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8.23 Surfaces - Equivalent Stresses - Tresca

To control the graphical display of equivalent stresses of surfaces, select Surfaces → Stresses in the Results navigator (see Figure 8.54). Table 4.23 shows the surfaces' equivalent stresses according to Tresca in numerical form.

Image 8.56 Table 4.23 Surfaces - Equivalent Stresses - Tresca

The Grid Point and Grid Point Coordinates table columns correspond to those of the previous result table 4.22 Surfaces - Equivalent Stresses - von Mises.

The approach by Tresca is also known as the "maximum shear stress theory". It is assumed that failure is caused by the maximum shear stress. As this hypothesis is especially applicable for brittle materials, it is frequently used in mechanical engineering.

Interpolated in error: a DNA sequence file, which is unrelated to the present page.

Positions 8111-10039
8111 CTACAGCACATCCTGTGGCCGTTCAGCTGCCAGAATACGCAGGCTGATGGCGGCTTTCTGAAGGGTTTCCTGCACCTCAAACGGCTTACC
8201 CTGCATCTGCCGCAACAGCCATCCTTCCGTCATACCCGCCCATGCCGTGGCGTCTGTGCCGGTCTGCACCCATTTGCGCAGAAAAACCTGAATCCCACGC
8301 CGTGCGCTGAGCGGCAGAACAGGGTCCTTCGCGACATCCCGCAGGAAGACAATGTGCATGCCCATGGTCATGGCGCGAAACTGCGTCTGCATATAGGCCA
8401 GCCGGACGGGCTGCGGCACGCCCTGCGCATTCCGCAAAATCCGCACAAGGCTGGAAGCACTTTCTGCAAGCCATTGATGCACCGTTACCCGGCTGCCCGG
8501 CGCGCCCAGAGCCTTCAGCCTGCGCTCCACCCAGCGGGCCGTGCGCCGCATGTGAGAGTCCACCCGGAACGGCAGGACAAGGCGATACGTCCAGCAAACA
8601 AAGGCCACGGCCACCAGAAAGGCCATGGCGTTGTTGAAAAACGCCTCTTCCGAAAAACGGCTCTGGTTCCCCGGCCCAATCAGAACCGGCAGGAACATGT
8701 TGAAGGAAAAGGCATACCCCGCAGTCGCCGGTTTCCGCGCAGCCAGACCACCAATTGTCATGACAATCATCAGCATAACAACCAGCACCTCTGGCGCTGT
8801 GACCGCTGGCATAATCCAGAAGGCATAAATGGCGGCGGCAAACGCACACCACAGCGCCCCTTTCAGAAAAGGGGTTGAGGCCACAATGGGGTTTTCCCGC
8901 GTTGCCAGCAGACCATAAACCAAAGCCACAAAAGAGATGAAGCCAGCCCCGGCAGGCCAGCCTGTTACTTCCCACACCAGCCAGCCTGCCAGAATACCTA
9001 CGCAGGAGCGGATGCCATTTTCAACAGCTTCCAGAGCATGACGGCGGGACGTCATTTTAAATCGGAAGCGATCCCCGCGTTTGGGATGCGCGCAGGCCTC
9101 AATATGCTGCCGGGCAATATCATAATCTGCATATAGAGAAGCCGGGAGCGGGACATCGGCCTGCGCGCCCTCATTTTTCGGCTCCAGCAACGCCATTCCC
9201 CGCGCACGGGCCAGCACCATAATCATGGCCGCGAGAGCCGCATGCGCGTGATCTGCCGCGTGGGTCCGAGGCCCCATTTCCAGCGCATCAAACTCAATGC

The equivalent stresses according to Tresca are determined as follows:

Table 8.16 Equivalent stresses according to Tresca

σeqv,max

Maximum equivalent stress on the positive or negative side of the surface

σeqv,+

Equivalent stress on the positive side of the surface

σeqv,+=maxσ1,+-σ2,+;σ2,+;σ1,+  or

σeqv,-=max((σx,+-σy,+)2+4τxy,+2σ2,+σ1,+) 

σeqv,−

Equivalent stress on the negative side of the surface

σeqv,-=maxσ1,--σ2,-;σ2,-;σ1,-  or

σeqv,-=max((σx,--σy,-)2+4τxy,-2σ2,-σ1,-) 

σeqv,m

Membrane equivalent stress

σeqv,m=maxσ1,m-σ2,m;σ2,m;σ1,m  or

σeqv,m=max((σx,m-σy,m)2+4τxy,m2σ2,mσ1,m)